SuperMicro & low-RPM fans

Stereodude

Active Member
Feb 21, 2016
412
65
28
USA
Are you saying that the motherboard is simply going to continue increasing fan speed based on temp with no care of RPM / tricked RPM?
That's how every enthusiast board I've seen does it. It drives PWM duty against temperature with no concern for fan RPM. You can usually control the curve in the BIOS. You get like 5 or so adjustment points where you can specify the minimum idle duty (regardless of how cold the CPU is, a few points linking a certain duty to a certain temp, and then a temp at which it should run 100%. A few I've seen will let you enable a minimum fan RPM warning and set that RPM if you want.

Even the Intel Server board I have doesn't run closed loop feedback on RPM. It differs from an enthusiast board and uses a closed loop system, but it's temperature based. It will simply ramp the fan's duty to whatever is necessary for a given cooling domain to maintain a programmed thermal margin. I "hacked" the .SDR file for my Intel board to make it hold a lot more thermal margin since I didn't think ~80C was a good operating temp for my CPUs when fully loaded. The Intel .SDR does define some characteristics for the fans, which include min and max RPM, so I guess if you changed the fans or faked the fan RPM on the Intel board it could detect a fault if the RPM went outside the expected range, but I don't see how the Supermicro board could have a similar mechanism.

Regardless, I can always change the RPM scaling factor being applied to the fans or make the factor non linear based on the fan RPM if I need to further outsmart Supermicro's inflexible fan control. It's a microcontroller running software and I can program it to do anything I want (as long as the code fits in the flash). Multiples of 2 are just really easy because you simply do a bitwise shift of the measured value to scale it.
 
  • Like
Reactions: cement_head

Stereodude

Active Member
Feb 21, 2016
412
65
28
USA
Seems Supermicro has set a hard lower RPM limit too:

Super Micro Computer, Inc. - FAQ Entry
Well that's certainly not true. I have an X9SRA and it goes full power way before 300RPM. Seems to be around 800-900RPM.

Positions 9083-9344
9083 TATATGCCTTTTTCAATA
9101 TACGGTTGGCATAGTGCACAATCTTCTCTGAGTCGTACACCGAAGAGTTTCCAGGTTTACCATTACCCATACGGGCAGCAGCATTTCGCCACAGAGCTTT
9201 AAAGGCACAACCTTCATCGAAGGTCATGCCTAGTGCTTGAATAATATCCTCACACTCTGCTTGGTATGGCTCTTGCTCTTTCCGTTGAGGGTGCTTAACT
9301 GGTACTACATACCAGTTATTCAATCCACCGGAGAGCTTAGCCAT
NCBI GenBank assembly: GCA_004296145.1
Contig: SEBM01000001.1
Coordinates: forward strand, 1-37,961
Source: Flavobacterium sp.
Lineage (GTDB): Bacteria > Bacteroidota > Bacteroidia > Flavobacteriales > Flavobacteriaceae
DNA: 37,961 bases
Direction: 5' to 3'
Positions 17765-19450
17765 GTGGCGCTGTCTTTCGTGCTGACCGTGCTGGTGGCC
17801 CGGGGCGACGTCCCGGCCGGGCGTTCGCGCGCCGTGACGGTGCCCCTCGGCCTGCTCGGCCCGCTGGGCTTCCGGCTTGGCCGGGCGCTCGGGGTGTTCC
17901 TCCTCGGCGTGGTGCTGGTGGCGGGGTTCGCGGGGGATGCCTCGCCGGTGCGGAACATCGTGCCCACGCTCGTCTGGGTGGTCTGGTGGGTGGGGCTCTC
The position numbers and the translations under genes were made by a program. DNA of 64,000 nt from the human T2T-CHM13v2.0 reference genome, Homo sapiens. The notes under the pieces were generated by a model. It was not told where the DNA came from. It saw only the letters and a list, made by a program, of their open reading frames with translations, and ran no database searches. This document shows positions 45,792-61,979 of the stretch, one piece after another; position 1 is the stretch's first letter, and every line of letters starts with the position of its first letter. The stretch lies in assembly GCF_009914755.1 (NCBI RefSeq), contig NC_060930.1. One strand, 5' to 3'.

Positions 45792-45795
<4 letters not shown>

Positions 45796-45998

If it behaved that way I wouldn't have any complaints.

Edit: It's 700RPM. I sent Supermicro an email with a link to their FAQ, pointed out I had an X9 board and asked how I can get the performance they advertise. One of the Linux tools on the Ultimate Boot CD clearly shows they have a limit of 700RPM when it does a sensor scan. Watching a bit closer in the BIOS on the screen showing the fan RPM confirms that 700 is the magic number.

I probably won't get my parts from Digikey for a few days, so I can fume a bit longer.
 
Last edited:

Fritz

Well-Known Member
Apr 6, 2015
2,135
497
83
66
I'm trying to set the lower threshold using ipmitool but It's telling me it can't find the fan sensors. This is on a X9DRD-7LN4F-JBOD.

Any ideas? :(
 

pLu

New Member
Nov 25, 2015
19
4
3
Stockholm, Sweden
I'm trying to set the lower threshold using ipmitool but It's telling me it can't find the fan sensors. This is on a X9DRD-7LN4F-JBOD.

Any ideas? :(
Try for a list of sensors
ipmitool -I lanplus -H <ipmi host> -U <user> -P <password> sensor
or
ipmitool sensor
 

rubylaser

Active Member
Jan 4, 2013
842
229
43
Michigan, USA
Or this for a more condensed version with just the FAN values.
Code:
ipmitool -I lanplus -U Admin -H <ipaddress> sensor | grep FAN
It should give you output like this...
Code:
root@fileserver:~# ipmitool -I lanplus -U Admin -H 192.168.172.6 sensor | grep FAN
Password:
FAN 1            | na         |            | na    | 75.000    | 150.000   | 225.000   | 18975.000 | 19050.000 | 19125.000
FAN 2            | na         |            | na    | 75.000    | 150.000   | 225.000   | 18975.000 | 19050.000 | 19125.000
FAN 3            | na         |            | na    | 75.000    | 150.000   | 225.000   | 18975.000 | 19050.000 | 19125.000
FAN 4            | na         |            | na    | 75.000    | 150.000   | 225.000   | 18975.000 | 19050.000 | 19125.000
FAN A            | na         |            | na    | na        | na        | na        | na        | na        | na
 
  • Like
Reactions: T_Minus

pLu

New Member
Nov 25, 2015
19
4
3
Stockholm, Sweden
Well that's certainly not true. I have an X9SRA and it goes full power way before 300RPM. Seems to be around 800-900RPM.
I think it's a lower hard limit no matter what the limit is set to via the BMC.


One of the Linux tools on the Ultimate Boot CD clearly shows they have a limit of 700RPM when it does a sensor scan. Watching a bit closer in the BIOS on the screen showing the fan RPM confirms that 700 is the magic number.
I wonder if it's possible to change the limits in NVRAM without a BMC...
 

pLu

New Member
Nov 25, 2015
19
4
3
Stockholm, Sweden
I'm trying to set the lower threshold using ipmitool but It's telling me it can't find the fan sensors. This is on a X9DRD-7LN4F-JBOD.

Any ideas? :(
I just noticed that my X9 mb names the fans with a space ("FAN 1") while my X10 doesn't ("FAN1").
 
Last edited:

Stereodude

Active Member
Feb 21, 2016
412
65
28
USA
Still I will be curious to see what Supermicro says in reply to my e-mail, if anything.
Supermicro replied and asked me for a few more details about the fans I was using asked me to test with just the CPU fan. I gave them the test results and the fans' details. Supposedly they are going to check with their BIOS team and get back to me.
 

Stereodude

Active Member
Feb 21, 2016
412
65
28
USA
Why Lord, why? Why does this have to be so difficult? :(
It's the Linux way. It keeps the unwashed masses from using their superior OS.

Oh yeah... It also keeps Microsoft in control at a time where they're doing everything they can to alienate their user base.
 
  • Like
Reactions: Fritz